Dealing in death

S By Mark Magnier

sRINAGAR, India – While pundits hope a recent election here in the Indian-held part of Kashmir will help end 13 years of secessionist violence, Mohammed Maqbool, 60, says he knows better. Maqbool takes his cue from his work, and the five or so tombstones he carves each day for “shaheed,” or martyrs, show no sign of a letup.

“I’m sure peace won’t come for a long time,” the gravestone maker said, chipping away at a chunk of a local rock called devar. “I’ve become an old man hearing about peace over and over again. I doubt I’ll live long enough to see it.”

A few blocks away, a cemetery devoted to martyrs on the edge of Srinagar’s Idgah fairgrounds has only a few plots left. A sign near the entrance reads, “Lest we forget, we have given our `Today’ for `Tomorrow.”‘

Mohammed Yaseen, 32, a gravedigger, says Islamic ritual calls for a body to be washed at home, wrapped in a white shroud and brought to the graveyard. In the case of shaheed, however, washing isn’t necessary because the body already is considered pure.

“The hardest part are the bodies that arrive without limbs, a head or the mutilated torsos,” he said. “Unfortunately, I’ve had to become used to it.”

In mid-October, voters here in Jammu and Kashmir state ousted the entrenched National Conference party. Since then, India has pulled back some of its troops from its tense border with Pakistan, which has pledged to do likewise. But Islamic militants continue to call for independence from India, vowing to keep up a struggle that has cost 60,000 lives since 1989.

Mohammed Yousef, 32, a local businessman, visits his brother’s grave at least once a week. As he points to a simple Arabic-inscribed headstone slightly larger than a legal pad, he details his brother’s death nine years ago as though it just happened.

“The army took him in for questioning and shot him in cold blood,” he said. “We heard reports on the radio one night in early 1993 that a big, important leader had been killed with lots of weapons in his possession. It turned out to be my brother. It was all trumped up. He was never a radical, and he had no weapons. He was just a businessman.”

Most shaheed gravestones have an inscription from the Koran saying that while mortals might not be able to see martyrs, they remain alive, said Sheik Shaukat Hussain, a law and Islamic studies professor at Kashmir University.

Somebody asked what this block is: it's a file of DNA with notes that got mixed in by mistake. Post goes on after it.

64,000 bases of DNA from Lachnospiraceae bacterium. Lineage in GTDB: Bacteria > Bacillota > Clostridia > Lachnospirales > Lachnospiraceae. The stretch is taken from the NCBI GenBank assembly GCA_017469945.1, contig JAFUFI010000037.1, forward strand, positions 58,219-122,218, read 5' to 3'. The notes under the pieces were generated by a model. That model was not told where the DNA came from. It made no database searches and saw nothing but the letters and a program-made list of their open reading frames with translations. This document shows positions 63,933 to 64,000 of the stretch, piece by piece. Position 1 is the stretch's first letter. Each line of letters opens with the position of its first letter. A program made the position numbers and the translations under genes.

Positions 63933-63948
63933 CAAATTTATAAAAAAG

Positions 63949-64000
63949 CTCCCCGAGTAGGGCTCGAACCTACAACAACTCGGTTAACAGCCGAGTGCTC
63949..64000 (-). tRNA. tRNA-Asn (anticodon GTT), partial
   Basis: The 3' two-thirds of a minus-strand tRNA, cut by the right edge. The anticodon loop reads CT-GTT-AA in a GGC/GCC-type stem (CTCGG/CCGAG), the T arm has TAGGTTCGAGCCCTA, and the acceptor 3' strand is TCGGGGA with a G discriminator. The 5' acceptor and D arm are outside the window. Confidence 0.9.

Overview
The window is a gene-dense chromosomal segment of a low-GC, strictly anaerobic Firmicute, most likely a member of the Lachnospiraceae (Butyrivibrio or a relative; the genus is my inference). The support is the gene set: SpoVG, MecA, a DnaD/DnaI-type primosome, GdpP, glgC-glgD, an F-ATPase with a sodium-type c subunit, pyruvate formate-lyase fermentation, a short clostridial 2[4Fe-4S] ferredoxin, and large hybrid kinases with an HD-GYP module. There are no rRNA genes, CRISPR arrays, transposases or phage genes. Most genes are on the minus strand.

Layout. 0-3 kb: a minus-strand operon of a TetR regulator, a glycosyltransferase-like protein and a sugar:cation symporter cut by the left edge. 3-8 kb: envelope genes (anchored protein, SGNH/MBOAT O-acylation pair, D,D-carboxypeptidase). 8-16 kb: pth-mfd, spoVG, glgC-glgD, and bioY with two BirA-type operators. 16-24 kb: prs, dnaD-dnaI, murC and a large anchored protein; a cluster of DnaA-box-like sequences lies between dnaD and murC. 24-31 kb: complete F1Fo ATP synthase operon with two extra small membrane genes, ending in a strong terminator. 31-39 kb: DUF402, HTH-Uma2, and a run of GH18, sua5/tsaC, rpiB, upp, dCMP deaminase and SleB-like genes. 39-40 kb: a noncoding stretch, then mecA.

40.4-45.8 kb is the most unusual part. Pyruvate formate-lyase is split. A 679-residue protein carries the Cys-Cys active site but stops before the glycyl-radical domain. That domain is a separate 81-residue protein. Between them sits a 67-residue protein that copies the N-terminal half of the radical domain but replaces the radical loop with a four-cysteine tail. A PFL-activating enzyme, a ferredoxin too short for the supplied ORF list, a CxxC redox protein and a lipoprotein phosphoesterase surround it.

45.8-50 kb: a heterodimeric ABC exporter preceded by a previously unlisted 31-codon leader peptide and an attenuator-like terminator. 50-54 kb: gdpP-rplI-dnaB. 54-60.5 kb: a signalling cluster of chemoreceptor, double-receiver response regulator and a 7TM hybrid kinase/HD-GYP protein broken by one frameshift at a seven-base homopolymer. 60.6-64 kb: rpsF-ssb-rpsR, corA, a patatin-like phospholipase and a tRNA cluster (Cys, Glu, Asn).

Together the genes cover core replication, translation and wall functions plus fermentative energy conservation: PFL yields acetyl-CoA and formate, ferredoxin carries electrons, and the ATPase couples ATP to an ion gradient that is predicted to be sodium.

The past decade of strife has made death almost routine. But it also has redoubled popular support for independence, Hussain said, given how much people have sacrificed.

“We miss (our brother) so much,” Yousef said. “How can I ever support a government that killed my brother and lied about his being a terrorist? It’s just wrong.”

Other mourners tell similar stories of injustice, which are difficult to corroborate. Pervez Imroz, president of Srinagar’s Association of Parents of the Disappeared Persons, adds that Indian-held Kashmir has seen widespread human rights violations at the hands of government security forces.

But Kumar Rajendra, inspector general with the Kashmir police, said all allegations of human rights violations thoroughly are investigated.

Either way, the anger and resentment that quickly well up in many pro-independence Kashmiris suggest how little trust exists in a region that has been the subject of two wars between India and Pakistan since 1947.

“My brother is buried here, because this is where martyrs belong,” said Mohammed Ismael Kaloo, an auto rickshaw driver visiting the grave of his brother, who he says was shot by state security forces last year. “We’re determined to show the world Kashmir’s will to be free.”

Yaseen, the gravedigger, gives an impromptu tour, highlighting headstones of the most prominent of the graveyard’s 1,400 occupants.

“There’s Maqbool Bhat, one of the founders of the Kashmiri independence movement,” he said. “We keep a space for him, but he was hanged in (New Delhi’s) Tihar jail and his body never came out.”

“And here’s Lone,” he said, pointing to a large headstone of a moderate politician who espoused independence through nonviolence. It reads: Abdul Ghani Lone, Martyred on 21st May 2002 for Espousing the Cause of the Kashmir Nation. “He was shot just a few hundred (yards) from here,” Yaseen adds.

With most of this graveyard’s plots filled, more families are burying their dead on the outskirts of Srinagar, the summer capital of Jammu and Kashmir, in one of the several hundred new cemeteries that have cropped up in recent years.

In a sad commentary on how bad things have become, the gravestone business is among the few industries doing well these days.

“We’re handling tombs mostly for young people,” master carver Maqbool said, adding that 100 young men have been killed in his neighborhood.

The price of a headstone has remained relatively constant over the past decade – $10 to $12 for a small, flat plaque and as much as $750 for a top-of-the-line tiered memorial. But the huge number of deaths has caused an explosion in the number of companies and employees.

Carvers say Srinagar has 50 gravestone companies – often little more than a couple of guys crouched next to a roadside rock pile – up from five in 1989.

Abdul Aziz, 50, another master carver, scoffs at claims that the militant movement is weakening due to the government’s counter-insurgency tactics. “How could it be dying out?” he says, pointing to a large pile of rock. “Look how many stones I have to do today.”

As a large truck backfires nearby and sitar music blares from a small radio, Aziz takes a breather. “I hope this ends someday,” he says. “Even if it destroys my business, I’d still hope peace will come.”